The ERC-funded Politus Project is based on an interdisciplinary multi-method approach, which will combine social scientific, computational, ethical and legal perspectives to deliver an innovative breakthrough technology that will radically transform public opinion research. Politus will develop a new approach to public opinion research, which will be based on a fusion of different data analytics methods and data types: a range of online platforms; Natural Language Processing, multimodal deep learning for image and text data; computational network analysis; survey poll; advanced post-stratification methods for representativeness. This would allow us to attain a high-resolution, fine-grained, longitudinal and representative measurement of the societal trends in different countries and different languages. The first step will be data collection. Image and textual content from online platforms will be collected using API tools. Then, an annotation process will build a gold standard corpus, which will feed the supervised machine learning models to predict ingredients of public opinion. For model building, Politus will pursue a second strategy, the so-called amplified learning, as well, following in the footsteps of Blumenstock et al. (2015) and connecting survey data and user-generated content. An online survey will ask consent-giving respondents questions about demography and public opinion. Then a model will be built to predict these responses using the respondents’ online platform contents. These online surveys will be periodically conducted to keep the models updated, essentially because of the time-variant nature of the indicators in question – ideology, belief, value, topics, emotion, stance, and electoral behavior. Network analysis will then be applied to enrich the dataset. An analysis of the network structure surrounding individual users will provide deep insights into this public opinion. For example, an individual user’s political ideology or religiosity can be inferred from this user’s network interactions.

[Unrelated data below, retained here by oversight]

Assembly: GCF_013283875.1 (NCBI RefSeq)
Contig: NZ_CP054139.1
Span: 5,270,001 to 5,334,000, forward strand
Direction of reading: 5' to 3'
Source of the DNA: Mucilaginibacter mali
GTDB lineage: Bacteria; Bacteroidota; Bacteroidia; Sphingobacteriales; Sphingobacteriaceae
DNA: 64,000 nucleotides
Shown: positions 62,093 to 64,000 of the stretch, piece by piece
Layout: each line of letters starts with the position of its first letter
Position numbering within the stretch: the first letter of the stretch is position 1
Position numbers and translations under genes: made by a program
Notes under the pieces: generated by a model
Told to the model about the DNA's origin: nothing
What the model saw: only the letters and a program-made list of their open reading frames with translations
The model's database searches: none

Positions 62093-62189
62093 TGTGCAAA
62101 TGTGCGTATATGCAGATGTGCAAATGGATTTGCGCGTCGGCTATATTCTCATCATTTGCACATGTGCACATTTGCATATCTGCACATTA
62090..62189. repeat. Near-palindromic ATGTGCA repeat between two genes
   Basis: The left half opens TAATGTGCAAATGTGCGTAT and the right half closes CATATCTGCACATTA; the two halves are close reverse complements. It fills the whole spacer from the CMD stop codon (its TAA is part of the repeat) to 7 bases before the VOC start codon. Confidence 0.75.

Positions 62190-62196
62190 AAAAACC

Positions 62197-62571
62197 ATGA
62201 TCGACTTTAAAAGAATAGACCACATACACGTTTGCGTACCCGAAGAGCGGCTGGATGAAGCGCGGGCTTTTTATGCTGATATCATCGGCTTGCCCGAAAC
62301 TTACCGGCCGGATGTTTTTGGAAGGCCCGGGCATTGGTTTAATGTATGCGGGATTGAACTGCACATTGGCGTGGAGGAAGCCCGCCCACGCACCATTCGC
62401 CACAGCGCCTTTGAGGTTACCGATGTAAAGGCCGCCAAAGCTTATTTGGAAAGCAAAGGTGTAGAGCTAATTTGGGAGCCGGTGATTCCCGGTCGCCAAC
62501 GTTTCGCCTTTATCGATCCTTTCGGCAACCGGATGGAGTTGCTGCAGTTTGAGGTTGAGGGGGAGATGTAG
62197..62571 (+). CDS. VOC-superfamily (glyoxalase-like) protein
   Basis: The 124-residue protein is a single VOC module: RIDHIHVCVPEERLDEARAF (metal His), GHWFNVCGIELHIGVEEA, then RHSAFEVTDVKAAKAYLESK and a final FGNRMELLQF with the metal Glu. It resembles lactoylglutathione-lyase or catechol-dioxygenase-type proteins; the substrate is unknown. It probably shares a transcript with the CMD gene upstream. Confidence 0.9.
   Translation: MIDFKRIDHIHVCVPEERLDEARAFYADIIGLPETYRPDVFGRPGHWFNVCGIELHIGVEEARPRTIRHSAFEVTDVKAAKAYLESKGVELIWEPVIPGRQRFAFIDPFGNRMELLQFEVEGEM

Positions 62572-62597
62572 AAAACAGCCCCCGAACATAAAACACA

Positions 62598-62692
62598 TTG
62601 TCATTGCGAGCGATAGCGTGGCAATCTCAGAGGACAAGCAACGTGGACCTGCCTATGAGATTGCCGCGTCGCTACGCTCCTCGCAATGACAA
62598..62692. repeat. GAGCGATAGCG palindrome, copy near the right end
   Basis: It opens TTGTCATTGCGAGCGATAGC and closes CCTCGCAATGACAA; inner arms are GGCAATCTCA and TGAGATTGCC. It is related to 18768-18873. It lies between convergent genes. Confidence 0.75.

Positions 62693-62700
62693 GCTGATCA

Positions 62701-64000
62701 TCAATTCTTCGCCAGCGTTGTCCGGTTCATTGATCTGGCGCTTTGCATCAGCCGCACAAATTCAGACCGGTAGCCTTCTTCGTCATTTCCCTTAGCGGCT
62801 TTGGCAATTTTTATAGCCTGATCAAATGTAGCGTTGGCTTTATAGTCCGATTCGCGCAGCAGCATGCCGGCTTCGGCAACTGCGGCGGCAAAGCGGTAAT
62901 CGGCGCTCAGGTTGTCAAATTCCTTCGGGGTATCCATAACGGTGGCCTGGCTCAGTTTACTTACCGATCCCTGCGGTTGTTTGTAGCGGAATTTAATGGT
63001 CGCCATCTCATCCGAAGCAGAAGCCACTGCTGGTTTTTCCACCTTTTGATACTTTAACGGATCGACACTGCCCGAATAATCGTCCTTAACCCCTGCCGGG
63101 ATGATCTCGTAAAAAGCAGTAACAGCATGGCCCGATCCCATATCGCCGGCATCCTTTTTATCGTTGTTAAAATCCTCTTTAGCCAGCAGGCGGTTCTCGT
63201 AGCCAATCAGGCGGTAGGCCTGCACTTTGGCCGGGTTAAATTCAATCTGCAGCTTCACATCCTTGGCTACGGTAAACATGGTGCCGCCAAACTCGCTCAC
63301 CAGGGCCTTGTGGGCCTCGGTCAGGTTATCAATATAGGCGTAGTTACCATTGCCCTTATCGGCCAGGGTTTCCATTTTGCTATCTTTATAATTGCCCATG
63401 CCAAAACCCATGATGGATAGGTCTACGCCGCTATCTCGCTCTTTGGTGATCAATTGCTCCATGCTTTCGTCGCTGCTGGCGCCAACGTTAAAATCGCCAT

Overall, the Politus Project will extract public opinion from online platforms using natural language processing, multimodal deep learning, amplified learning, and network analysis. Although user-generated content offers an immense potential to measure public opinion and various trends in society, including voting behavior, consumer behavior, ideologies, perceptions, values, or beliefs (Barberá et al. 2015; Barberá 2015), it also carries a wide array of biases and limitations, which culminate in different types of errors. Using the data extracted from online networks for public opinion is often criticized as having a solid demographic bias – participation in online networks is strongly affected by users’ age, sex, education level, race, income level, etc. (Mislove et al. 2011; Sloan 2017; An and Weber 2015; Cohen and Ruths 2013; Filho et al. 2015; Barbera 2016; Olteanu et al. 2019; Sen et al. 2021). Such data is non-probabilistic, and it is challenging to generalize the findings to the real population (Sen et al 2021). To deal with demographic bias and overcome the non-probability sample characteristics of the data, Politus will utilize Bayesian multilevel regression with poststratification (MRP).